Lebendige Vergangenheit - Leo Slezak

Artist Leo Slezak
Title Lebendige Vergangenheit - Leo Slezak
Release Date Wednesday, August 30, 2006
Genre Classical > Choro
Composers Richard Wagner, Giuseppe Verdi, Jacques Fromental Halevy, Daniel - François Auber, Giacomo Meyerbeer, Carl Maria von Weber, Rubin Goldmark, Gioacchino Rossini, Charles Gounod
Songwriters Leo Slezak, Leo Slezak / Leopold Demuth, Leo Slezak / Elsa Bland, Leo Slezak / Wilhelm Hesch
Copyright © Preiser Records

Promotion Text

Lebendige Vergangenheit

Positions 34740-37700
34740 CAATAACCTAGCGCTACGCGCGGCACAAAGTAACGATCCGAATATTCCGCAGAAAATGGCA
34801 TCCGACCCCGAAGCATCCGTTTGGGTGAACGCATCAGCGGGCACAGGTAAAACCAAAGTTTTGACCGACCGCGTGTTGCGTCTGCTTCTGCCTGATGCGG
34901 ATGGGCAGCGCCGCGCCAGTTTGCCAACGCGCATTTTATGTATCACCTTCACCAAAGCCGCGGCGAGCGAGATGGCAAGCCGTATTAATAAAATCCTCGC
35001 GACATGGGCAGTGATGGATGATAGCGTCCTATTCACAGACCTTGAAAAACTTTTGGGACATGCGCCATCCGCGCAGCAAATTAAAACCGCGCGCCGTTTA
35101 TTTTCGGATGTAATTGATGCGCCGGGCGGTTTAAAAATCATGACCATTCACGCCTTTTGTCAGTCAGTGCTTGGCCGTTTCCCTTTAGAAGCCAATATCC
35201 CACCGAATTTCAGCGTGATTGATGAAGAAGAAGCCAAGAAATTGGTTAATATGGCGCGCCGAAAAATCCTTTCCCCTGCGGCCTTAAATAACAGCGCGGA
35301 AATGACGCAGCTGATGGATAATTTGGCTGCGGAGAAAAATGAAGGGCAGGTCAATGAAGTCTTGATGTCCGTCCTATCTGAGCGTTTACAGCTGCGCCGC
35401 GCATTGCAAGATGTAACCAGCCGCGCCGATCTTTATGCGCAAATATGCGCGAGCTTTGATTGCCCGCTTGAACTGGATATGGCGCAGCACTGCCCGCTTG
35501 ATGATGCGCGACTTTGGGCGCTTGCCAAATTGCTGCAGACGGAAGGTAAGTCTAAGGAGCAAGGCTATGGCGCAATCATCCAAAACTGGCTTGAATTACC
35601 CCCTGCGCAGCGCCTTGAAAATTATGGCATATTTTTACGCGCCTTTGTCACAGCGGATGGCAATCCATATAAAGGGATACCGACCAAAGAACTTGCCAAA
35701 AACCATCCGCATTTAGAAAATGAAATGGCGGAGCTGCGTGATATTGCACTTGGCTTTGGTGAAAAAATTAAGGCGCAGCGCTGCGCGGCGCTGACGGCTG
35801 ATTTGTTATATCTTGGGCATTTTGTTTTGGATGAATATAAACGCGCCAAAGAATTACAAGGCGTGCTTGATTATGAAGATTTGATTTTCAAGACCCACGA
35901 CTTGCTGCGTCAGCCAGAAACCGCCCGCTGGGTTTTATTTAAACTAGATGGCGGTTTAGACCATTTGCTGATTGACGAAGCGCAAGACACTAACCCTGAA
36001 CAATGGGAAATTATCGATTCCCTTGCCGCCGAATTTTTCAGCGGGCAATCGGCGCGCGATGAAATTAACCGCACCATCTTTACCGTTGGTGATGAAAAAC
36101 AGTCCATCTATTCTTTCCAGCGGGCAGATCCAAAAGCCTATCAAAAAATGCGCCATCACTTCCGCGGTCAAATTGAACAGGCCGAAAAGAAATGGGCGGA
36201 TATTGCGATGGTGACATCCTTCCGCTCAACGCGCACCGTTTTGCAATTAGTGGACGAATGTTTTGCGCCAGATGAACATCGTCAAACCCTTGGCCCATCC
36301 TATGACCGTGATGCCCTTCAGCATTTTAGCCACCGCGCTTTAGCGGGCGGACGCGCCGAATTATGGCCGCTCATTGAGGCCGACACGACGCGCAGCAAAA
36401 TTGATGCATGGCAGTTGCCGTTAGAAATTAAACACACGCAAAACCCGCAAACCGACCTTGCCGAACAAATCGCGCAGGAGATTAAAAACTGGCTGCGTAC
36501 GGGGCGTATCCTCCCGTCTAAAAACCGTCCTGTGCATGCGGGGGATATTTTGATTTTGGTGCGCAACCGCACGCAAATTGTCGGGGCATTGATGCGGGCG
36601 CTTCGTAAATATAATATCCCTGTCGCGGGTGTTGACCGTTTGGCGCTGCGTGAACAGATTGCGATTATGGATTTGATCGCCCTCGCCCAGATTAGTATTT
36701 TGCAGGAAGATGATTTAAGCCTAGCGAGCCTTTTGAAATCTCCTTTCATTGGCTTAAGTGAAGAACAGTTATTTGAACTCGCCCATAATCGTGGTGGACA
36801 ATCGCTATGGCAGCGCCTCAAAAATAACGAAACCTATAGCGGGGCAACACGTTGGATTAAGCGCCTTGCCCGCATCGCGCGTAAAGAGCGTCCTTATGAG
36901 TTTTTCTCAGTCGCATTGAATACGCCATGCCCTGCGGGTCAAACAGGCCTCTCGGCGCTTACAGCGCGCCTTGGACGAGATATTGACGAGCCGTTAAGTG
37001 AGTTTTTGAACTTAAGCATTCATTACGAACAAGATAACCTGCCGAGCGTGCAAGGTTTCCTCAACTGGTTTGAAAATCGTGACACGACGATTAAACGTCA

Leo Slezak was born on August 18, 1873 in Mährisch-Schönberg into extremely modest circumstances. He grew up in Brno and was notorious at school and in the town for his pranks. His first jobs were as a gardener's apprentice in Gmunden, then as a mechanic in Brno. With the help of a chorus singer he was able to participate as an extra in opera performances, during which he sang along with the ensemble. lt so happened that the famous baritone Adolf Robinson guested as Tonio in "Pagliacci" and singled out Slezak's voice from the chorus. He invited him for an audition and his sophisticated ear immediately detected a potential Heldentenor. He accepted the young man as his student and took care of him with almost parental benevolence. Slezak was further able so help himself and finance his studies with the help o{ patrons and small jobs as a legal scribe and salesman. When he finally auditioned at the municipal theater in Brno with the aria from "Pagliacci", he was engaged but not given any roles. A performance of "Lohengrin" was announced as a benefit for the leading bass, who demanded that Slezak be allowed to sing the title role. In spite of the dire forecasts it proved to be an enormous success for the twentyone year old singer. Two years later he was engaged by the director of the Berlin Hofoper. Here too his talent was not really recognized and Slezak transferred to the theater in Breslau, wliere he was able to gain experience under the guidance of the well-known director Löwe. In 1901 he appeared as a guest at the Vienna Hofoper in the role of Arnold in "Wilhelm Tell", followed by Walther von Stolzing in "Meistersinger" and Radames in "Aida". He conquered the Vienna public by the verve with which he launched the high c-sharps into the auditoriurn and he was immediately engaged by Gustav Mahler. He became a member of the ensemble on September 15, 1901 - the realization of a long-cherished goal. With his friend and competitor Erik Schmedes he vied for the affection of the Vienna audience. It is perhaps the right moment to describe Slezak's voice, in as much as an acoustical phenomenon can be put into words. At his peak his tenor was considered by one critic to be an instrument of mamouth proportions with the following characteristics: it gleamed with incredible strength and beauty, retained its sonority and consistency throughout its compass and ascended like a rocket to the highest notes. His greatest secret, however, was his mezza voce, a voix mixte of seductive mellowness which allowed him to shade to the finest pianissimo. In spite of his permanent stage fright and worry about indispositions which might affect his sensitive organ (regardless of his robust constitution), he was able to consolidate his natural talents and employ effectively. He was also clever enough not to prematurely abuse his gifts. Of great importance were the years under the directorship of Gustav Mahler and the careful guidance of Bruno Walter, Franz Schalk and Ferdinand Foll. He sang his way through the entire tenor repertory: Mozart's Taomino and Beimonte, Wagner's Erik, Tannhäuser, Lohengrin and Stolzing, Verdi's Ernani, Manrico, Riccardo, Duca, Radames and Otello. Predestined by the power and fullness of his voice, together with the beauty of his mezza voce to perform the most demanding roles in grand opera, he achieved a special success in the strenuous role of Assad in Goldmark's "Queen of Sheba" Slezak, who was weil aware that there is no end to learning, studied these roles with the famous tenor Jean de Reszke, who gave them the final polish. So he became a shattering Don lose, a strong Masa:niello in "La Muette di Portici" as well as Faust. Scarcely another singer reached the heights he was able to in the demanding roles in Meyerbeer's operas "Robert le Diable", "Le Prophete" and "Les Hugenots", not to forget his singular achievement as Eleazar in Halevy's "La Juive". When Mahler left the Hofoper in 1907, Slezak was not able to come to agreement with his successor, Felix von Weingartner regarding leave. The dollar and a contract with the Metropolitan Opera beckoned. Slezak left Vienna in 1908 and sang in New York with the same spectacular success. He remained there until 1913, after which he preferred to perform as guest artist throughout the western hemisphere and to give recitals. America's entrance into the World War I put an end to his performing in the United States. After an adventurous journey through Sweden, he returned to Vienna, where he was welcomed with open arms as a lost son. In the 20s he began a second career, which led him via operetta to film engagements. In the 1933 - 34 season Leo Slezak sang several times at the Vienna Staatsoper, appearing for the last time as Canio. No one realized that it was to be his last performance. Franz Völker was already engaged as his successor. At the age of 60 the time come for Slezak to bid farewell to the stage.